Knowledge, attitude, and practices to zoonotic disease risks from livestock birth products among smallholder communities in Ethiopia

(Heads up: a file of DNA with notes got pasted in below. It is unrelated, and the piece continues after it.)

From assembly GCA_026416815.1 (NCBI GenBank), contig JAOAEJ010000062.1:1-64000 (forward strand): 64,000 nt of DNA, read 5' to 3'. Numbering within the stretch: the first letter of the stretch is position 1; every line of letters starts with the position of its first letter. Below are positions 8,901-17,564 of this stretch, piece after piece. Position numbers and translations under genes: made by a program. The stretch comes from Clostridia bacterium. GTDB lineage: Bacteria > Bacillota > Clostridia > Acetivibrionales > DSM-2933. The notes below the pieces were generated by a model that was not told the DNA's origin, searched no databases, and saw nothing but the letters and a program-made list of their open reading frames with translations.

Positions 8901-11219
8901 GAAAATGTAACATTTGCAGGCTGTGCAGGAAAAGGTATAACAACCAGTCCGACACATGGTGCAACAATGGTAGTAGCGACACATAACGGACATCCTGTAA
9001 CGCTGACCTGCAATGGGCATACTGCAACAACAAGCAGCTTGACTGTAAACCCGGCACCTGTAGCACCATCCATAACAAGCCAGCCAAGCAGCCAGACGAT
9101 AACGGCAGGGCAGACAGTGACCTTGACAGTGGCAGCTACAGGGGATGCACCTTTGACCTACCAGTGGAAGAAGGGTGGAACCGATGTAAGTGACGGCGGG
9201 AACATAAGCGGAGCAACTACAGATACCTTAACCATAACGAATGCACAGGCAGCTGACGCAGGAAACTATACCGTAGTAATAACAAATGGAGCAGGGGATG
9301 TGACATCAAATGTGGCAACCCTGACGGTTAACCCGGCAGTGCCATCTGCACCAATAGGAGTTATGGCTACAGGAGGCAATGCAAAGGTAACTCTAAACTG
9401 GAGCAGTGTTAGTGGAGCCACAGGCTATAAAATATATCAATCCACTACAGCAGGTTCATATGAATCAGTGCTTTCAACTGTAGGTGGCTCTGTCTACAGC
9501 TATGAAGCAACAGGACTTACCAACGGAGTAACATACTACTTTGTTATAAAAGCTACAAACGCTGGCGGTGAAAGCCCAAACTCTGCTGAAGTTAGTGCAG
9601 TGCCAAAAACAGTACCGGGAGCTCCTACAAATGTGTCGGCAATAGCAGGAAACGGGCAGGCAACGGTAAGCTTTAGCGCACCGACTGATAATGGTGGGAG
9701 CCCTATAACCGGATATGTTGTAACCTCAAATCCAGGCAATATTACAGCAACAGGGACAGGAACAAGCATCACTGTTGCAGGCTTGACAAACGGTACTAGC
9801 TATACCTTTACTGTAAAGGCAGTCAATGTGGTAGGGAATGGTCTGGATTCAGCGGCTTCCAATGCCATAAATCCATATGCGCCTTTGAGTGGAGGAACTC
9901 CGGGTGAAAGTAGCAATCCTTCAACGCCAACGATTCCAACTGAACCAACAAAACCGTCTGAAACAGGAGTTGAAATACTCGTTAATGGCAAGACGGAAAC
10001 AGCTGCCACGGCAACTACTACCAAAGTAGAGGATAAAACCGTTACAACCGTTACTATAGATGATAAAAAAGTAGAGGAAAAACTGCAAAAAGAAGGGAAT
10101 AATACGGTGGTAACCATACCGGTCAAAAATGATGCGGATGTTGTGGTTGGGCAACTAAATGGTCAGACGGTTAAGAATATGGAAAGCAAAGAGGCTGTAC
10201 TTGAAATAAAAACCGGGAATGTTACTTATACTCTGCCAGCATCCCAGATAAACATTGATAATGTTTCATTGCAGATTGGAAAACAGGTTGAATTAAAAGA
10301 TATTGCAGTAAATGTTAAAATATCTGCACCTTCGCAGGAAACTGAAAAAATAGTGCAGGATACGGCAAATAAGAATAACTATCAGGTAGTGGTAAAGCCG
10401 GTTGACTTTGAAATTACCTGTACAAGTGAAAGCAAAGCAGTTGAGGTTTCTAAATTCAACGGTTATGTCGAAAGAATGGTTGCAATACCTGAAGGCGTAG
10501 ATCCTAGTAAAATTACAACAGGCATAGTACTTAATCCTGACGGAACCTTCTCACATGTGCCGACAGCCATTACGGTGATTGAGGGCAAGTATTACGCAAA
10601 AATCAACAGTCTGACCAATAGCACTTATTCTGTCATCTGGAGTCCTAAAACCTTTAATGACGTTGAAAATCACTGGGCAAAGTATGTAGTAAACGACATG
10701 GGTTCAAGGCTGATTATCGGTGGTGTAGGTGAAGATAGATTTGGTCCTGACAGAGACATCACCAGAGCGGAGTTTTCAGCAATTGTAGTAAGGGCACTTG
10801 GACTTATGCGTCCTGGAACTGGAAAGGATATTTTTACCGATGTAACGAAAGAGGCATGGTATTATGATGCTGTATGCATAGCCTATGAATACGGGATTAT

Many causes of abortion in livestock are due to zoonotic pathogens that pose serious infection risks for humans. Carefully designed, empirical One Health research allows to untangle the complexity around these risks and guides the development of practical health education guidelines and best prevention practices for veterinary public health interventions. To support this, the study presented here aimed at understanding knowledge, attitudes, and practices (KAP) on zoonotic risks from livestock birth products among rural communities in Ethiopia. From July 2018 to February 2019, a cross-sectional study design was conducted with 327 randomly selected farmers and pastoralists in five districts in three regions in Ethiopia. The structured questionnaire consisted of 48 items to evaluate knowledge (24), attitude (9), and prevention practices (15) related to zoonotic diseases risks from livestock birth products. A unidimensional two-parameter logistic (2-PL) Item Response Theory (IRT) model was used for zoonotic disease risk KAP scale construction and evaluation. The 2-PL IRT model was fitted to determine the probability of a person to appropriately respond to an item with a provided zoonotic disease KAP level. We then examined differential item functioning (DIF) concerning to five important covariates. The attitude subscale had the highest total mean score (37.3, ± 28.92%) and the knowledge subscale had the lowest mean score (22.4, ± 33.6%) among the three subscales. The mixed model regression analysis indicated that region was the only apparent factor explaining differences in zoonotic diseases knowledge, attitude, and practice total mean scores. The knowledge and attitude subscales had good internal consistency with a Cronbach's α at 0.83 and 0.81, respectively, whereas the practice subscale had lower internal consistency with 0.51. There was a positive association between responding to knowledge questions correctly and a positive attitude (r2 = 0.44, p < 0.0001) and self-reported good practice (r2 = 0.307, p < 0.0001). The differential item functioning test showed that 19 of 37 (51.35%) and 12 of 37 (32.43%) items of the retained KAPs survey items had non-uniform and uniform DIF linked to at least one covariate respectively and all the covariates were related with DIF in at least one item. This study found substantial knowledge gaps, a low level of the desired attitude, and high-risk behavioural practices regarding zoonotic disease from livestock birth products. Consequently, livestock keepers are likely exposed to pathogens and thus these practices are an important contributing factor for zoonotic disease infection in people.